Wölfflin, Heinrich(hīn`rĭkh völf`lĭn), 1864–1945, Swiss art historian. Wölfflin's formal stylistic analysis of motifs and composition in art combined cultural history and psychological insight into the creative process to form a complete aesthetic system. His theory of form greatly influenced the development of art criticism. Wölfflin's ideas were spread through his teaching (1893–1934) at the universities of Basel, Berlin, Munich, and Zürich, and through his books, Renaissance und Barock (1888), Classic Art (1899, tr. 1953), and his most celebrated work, Principles of Art History (1915, tr. 1932).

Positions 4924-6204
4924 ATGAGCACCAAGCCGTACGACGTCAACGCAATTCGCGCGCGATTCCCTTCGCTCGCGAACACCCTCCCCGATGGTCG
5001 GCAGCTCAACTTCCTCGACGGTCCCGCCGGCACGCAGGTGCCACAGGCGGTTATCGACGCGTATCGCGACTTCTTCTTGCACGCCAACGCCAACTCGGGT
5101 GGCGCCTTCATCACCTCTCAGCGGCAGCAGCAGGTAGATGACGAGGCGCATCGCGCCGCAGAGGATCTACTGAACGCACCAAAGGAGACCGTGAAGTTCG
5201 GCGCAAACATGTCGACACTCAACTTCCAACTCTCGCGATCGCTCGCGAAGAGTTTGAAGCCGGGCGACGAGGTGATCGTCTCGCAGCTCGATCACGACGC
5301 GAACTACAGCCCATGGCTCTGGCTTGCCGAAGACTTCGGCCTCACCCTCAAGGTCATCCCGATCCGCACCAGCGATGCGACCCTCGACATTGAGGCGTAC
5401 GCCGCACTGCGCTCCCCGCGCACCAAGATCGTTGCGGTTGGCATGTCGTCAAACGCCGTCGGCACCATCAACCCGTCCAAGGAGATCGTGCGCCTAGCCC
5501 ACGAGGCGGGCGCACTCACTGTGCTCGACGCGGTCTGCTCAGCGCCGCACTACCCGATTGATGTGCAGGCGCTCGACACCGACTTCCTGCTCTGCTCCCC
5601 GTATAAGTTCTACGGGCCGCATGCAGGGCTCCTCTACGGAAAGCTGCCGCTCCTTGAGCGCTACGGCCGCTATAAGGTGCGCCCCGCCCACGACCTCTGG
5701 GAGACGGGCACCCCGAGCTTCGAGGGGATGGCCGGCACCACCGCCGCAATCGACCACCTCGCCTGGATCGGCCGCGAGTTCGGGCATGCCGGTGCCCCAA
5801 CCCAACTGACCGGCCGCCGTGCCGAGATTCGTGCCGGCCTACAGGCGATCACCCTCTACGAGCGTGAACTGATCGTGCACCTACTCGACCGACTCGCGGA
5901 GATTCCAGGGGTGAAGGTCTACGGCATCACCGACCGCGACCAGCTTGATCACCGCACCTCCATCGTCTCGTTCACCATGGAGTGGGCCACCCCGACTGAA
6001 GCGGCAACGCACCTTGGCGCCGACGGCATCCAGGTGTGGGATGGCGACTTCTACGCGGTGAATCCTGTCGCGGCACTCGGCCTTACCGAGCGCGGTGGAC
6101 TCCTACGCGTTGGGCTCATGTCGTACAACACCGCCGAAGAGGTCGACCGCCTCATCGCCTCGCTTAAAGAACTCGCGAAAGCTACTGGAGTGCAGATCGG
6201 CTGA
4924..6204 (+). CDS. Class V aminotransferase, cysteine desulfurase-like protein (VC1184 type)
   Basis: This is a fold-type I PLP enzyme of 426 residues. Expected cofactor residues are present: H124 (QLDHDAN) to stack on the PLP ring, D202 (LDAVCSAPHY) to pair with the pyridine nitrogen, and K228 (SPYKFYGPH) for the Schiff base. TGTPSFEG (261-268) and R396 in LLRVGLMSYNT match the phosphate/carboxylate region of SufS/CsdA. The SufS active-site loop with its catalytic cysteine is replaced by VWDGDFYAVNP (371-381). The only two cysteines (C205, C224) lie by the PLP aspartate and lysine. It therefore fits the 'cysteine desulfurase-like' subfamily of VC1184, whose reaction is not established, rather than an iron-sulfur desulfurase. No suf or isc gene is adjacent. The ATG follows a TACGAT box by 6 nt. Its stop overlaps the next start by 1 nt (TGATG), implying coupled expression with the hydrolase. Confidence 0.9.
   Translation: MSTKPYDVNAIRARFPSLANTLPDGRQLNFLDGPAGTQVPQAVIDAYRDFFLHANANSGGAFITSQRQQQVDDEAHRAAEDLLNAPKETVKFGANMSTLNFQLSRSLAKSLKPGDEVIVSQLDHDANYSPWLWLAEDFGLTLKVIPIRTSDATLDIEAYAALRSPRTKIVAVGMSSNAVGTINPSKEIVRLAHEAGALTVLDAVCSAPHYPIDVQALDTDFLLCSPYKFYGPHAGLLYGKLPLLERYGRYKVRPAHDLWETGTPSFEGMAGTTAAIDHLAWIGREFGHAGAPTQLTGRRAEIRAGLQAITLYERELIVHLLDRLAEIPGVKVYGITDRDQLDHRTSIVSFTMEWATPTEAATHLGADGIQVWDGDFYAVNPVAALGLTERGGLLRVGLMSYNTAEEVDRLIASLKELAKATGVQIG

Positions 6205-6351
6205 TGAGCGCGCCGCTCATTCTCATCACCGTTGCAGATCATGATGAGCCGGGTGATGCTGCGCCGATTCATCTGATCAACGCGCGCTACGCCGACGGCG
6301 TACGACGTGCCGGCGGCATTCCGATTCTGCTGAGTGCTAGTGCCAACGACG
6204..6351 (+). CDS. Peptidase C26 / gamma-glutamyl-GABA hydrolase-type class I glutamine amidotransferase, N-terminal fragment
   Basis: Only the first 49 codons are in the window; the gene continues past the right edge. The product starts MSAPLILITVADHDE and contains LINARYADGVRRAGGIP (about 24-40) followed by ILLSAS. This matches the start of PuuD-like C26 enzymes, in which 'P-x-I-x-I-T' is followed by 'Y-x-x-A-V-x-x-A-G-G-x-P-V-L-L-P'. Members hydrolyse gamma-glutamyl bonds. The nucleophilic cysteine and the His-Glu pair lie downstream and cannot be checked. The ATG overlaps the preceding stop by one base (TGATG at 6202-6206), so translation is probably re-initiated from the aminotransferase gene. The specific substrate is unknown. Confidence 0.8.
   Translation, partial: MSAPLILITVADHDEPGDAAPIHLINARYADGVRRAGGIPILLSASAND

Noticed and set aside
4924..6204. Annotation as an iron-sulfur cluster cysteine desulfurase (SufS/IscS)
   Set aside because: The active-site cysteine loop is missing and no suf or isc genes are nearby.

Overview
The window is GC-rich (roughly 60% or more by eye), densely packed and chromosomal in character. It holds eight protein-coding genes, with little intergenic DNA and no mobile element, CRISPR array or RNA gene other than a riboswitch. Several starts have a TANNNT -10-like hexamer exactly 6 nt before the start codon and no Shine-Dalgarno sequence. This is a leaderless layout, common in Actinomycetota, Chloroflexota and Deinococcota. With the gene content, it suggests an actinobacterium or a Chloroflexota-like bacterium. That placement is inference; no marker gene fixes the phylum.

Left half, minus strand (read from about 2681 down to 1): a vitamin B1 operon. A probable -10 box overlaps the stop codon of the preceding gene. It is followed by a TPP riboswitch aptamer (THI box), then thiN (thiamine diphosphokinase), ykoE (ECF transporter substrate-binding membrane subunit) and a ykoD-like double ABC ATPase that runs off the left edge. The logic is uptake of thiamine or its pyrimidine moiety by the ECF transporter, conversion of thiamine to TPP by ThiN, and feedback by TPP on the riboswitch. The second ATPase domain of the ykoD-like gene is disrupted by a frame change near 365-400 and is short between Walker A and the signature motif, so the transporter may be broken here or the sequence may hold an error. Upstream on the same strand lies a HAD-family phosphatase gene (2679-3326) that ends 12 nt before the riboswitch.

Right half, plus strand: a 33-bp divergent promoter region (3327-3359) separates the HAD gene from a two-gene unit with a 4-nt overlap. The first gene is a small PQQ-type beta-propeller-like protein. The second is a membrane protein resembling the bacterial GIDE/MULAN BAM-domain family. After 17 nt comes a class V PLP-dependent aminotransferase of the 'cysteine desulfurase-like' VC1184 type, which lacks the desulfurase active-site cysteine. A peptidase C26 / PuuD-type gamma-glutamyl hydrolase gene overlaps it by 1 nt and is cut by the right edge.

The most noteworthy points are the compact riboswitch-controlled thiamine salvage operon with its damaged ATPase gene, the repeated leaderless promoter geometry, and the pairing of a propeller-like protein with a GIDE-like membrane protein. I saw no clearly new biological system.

Born June 21, 1864, in Winter-thur; died July 19, 1945, in Zürich. Swiss art critic.
Wölfflin became a professor at the universities of Basel (1893), Berlin (1901), Munich (1912), and Zürich (1924). He developed and masterfully applied a consecutive method of analyzing an artistic style, which he used in his early works to investigate “the psychology of an era” (Renaissance and Baroque, 1888; Russian translation, 1913; and Classical Art, 1899; Russian translation, 1912). Later, under the influence of Neo-Kantianism, Wölfflin further limited the tasks of analysis to the definition of “methods of vision”—systems of abstracted formal categories by which he grasped the characteristics of the art of different eras or peoples (Fundamental Understanding of the History of Art, 1915; Russian translation, 1930; and Italy and the German Concept of Form, 1931; Russian translation, The Renaissance Art of Italy and Germany, 1934).